"On An Annual Basis" - Definition

Wolf.K

Quite Involved in Discussions
Hi folks,

I wonder how to understand "on an annual basis" (or "annually"). In German this is tricky, as it can either mean "once in a year", but also "within 12 month". E.g. 01/2017 to 12/2018 (almost 2 years) are in compliance with "once in a year", but not with "within 12 month". I looked on the web for a definition, but found no answer really satisfying me...

So, if I define "audit frequency" as "annually"/"on an annual basis" - is it within 12 month or within a year (that is, dated 2015, 2016, 2017...)?

:) Wolf
 

Marc

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Leader
My :2cents:

Annual = 12 months = 365 days (except leap year).

If I see "On An Annual Basis", I interpret it to be 12 months maximum (365 days) between each, but can be more frequently.

E.g.: 5 January 2016 to 4 January 2017 = Annually.

and 5 January 2016 to 30 December 2017 would not be in compliance with "On An Annual Basis" because it is more than 365 days.
 

Jean_B

Trusted Information Resource
I presumed changing from "frequency / amount of occurences in a period (regular frequency being spread out over equidistant intervals)" in the older 13485 editions (since this is in the 13485 section) to "interval / defined range of time" in the 2016 edition was meant to clarify this. But maybe it didn't.

I don't find the "annual basis" text in any of the editions, nor the 19011 (since you're talking about audits).
 

Wolf.K

Quite Involved in Discussions
Hi,

Sorry for not providing enough information...

ISO 13485:2016 states

"8.2.4 Internal audit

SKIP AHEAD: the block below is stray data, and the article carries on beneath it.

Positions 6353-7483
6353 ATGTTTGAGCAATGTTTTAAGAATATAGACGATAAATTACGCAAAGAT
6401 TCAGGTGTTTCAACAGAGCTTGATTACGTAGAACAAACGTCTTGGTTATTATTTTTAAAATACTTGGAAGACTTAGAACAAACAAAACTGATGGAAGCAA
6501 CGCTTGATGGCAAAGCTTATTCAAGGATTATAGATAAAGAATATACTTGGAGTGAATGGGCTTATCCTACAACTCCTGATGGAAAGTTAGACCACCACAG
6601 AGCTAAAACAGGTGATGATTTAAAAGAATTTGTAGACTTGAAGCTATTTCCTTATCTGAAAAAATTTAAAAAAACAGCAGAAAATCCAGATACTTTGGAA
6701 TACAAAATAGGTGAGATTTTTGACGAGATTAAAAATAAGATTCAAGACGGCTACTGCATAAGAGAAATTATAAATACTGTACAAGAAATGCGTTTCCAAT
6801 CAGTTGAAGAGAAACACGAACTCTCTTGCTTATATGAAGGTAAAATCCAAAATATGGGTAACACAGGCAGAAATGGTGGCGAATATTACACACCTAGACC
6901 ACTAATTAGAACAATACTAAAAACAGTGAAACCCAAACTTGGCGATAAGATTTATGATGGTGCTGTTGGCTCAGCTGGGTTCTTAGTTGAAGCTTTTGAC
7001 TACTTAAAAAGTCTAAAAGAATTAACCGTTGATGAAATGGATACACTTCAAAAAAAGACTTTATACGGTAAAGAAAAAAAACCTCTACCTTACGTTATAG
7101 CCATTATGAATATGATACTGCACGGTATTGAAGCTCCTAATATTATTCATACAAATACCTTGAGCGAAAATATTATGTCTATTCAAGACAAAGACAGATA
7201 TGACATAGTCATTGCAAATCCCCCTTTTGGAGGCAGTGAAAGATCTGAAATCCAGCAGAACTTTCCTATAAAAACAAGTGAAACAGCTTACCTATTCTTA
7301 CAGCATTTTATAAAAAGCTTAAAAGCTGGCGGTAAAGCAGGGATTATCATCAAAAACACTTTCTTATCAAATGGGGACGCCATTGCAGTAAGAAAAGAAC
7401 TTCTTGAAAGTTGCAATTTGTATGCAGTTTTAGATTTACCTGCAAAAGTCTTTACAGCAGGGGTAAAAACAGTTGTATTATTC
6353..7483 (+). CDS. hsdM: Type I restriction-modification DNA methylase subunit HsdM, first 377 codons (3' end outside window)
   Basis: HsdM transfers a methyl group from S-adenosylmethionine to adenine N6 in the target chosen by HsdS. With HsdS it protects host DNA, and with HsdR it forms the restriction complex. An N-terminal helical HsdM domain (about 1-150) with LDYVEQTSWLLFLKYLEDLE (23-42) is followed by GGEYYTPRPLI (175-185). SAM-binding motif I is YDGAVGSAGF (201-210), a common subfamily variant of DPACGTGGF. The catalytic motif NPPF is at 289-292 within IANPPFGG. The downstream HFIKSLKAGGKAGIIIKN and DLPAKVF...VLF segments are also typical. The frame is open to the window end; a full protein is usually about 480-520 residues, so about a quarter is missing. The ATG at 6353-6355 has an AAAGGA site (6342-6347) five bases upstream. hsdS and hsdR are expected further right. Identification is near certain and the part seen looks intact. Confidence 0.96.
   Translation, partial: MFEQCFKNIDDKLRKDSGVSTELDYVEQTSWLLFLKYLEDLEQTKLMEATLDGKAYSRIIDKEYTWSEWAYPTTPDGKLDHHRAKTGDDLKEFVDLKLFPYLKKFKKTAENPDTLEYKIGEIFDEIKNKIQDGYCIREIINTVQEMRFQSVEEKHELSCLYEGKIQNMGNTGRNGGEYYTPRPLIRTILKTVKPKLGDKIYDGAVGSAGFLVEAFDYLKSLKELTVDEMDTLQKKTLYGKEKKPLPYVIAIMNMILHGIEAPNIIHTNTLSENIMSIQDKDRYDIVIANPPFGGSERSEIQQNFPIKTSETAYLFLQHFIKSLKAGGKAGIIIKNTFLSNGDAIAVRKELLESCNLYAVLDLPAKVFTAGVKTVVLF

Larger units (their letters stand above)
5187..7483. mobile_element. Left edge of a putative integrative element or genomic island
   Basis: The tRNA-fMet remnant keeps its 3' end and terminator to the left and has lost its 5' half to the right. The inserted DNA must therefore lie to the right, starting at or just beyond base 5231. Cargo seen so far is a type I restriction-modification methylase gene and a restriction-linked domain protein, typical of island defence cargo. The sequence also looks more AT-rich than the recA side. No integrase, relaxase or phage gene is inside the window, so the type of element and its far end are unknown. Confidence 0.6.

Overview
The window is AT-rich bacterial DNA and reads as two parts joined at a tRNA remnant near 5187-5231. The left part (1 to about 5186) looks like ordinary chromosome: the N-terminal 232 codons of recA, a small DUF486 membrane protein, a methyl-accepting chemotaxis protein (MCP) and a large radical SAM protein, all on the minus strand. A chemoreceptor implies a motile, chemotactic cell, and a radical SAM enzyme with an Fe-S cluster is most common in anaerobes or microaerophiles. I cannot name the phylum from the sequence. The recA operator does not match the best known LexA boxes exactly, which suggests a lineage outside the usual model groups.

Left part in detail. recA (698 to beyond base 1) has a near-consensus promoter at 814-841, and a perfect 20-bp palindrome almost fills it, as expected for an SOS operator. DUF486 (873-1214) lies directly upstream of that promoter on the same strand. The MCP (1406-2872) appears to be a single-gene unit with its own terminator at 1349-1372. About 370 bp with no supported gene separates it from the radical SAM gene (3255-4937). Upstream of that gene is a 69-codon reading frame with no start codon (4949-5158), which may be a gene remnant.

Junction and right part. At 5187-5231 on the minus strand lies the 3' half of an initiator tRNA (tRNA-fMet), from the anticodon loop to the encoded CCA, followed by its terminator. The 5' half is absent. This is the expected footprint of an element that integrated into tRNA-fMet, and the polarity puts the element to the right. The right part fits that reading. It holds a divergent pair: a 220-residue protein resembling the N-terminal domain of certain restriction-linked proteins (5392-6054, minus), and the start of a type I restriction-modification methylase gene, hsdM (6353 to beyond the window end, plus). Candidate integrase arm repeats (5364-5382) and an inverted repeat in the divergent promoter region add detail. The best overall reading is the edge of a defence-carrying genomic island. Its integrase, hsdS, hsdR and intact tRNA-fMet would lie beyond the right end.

The organization shall conduct internal audits at planned intervals to determine whether the quality management system: (...)"

So, if I write a SOP and include "annually" as the "planned interval", does it mean "every 12 month at the latest", or "once every year, that is, at least once in 2017, 2018, 2019..."?

:) Wolf
 

Jean_B

Trusted Information Resource
The thing is that neither frequency nor interval have a specific definition under 13485, 9001, 9000 or even their extended glossary.
Definitions resting outside of these are then not only subject to interpretation, but even to relation with the other terminology.

We most commonly think of frequency being composed of occurrences with equal intervals between them, but it is distribution independent in this sense.
In my mind frequency is merely number of occurrences within a specified range (also look up the frequency function in excel to get an idea).

Interval is the space between two points. Defining an interval in my mind then has more to do with distribution between points (most dictionary entries will point to something similar).

How complex you make the interval in the sense of the standard is also a matter of perspective.

You could take for example any of the following:
a) any QMS part will be audited again within a year it was last audited. (Defining the maximum interval), subject to dividing your QMS up into parts, e.g. clauses, as a prerequisite).
If you decided to 'for-cause' audit it ½ a year after your 'regular' audit, you in essence would reset the counter to have the next audit occur no later then 1½ year after the previous 'regular' audit.

b) Regular audit wills occur yearly, with part A being audited in Q1, part B in Q2, etc.
There's always an audit planned for one year after the last regularly planned audit, no matter if amount of covering audits (and thus frequency)went up due to whatever reason.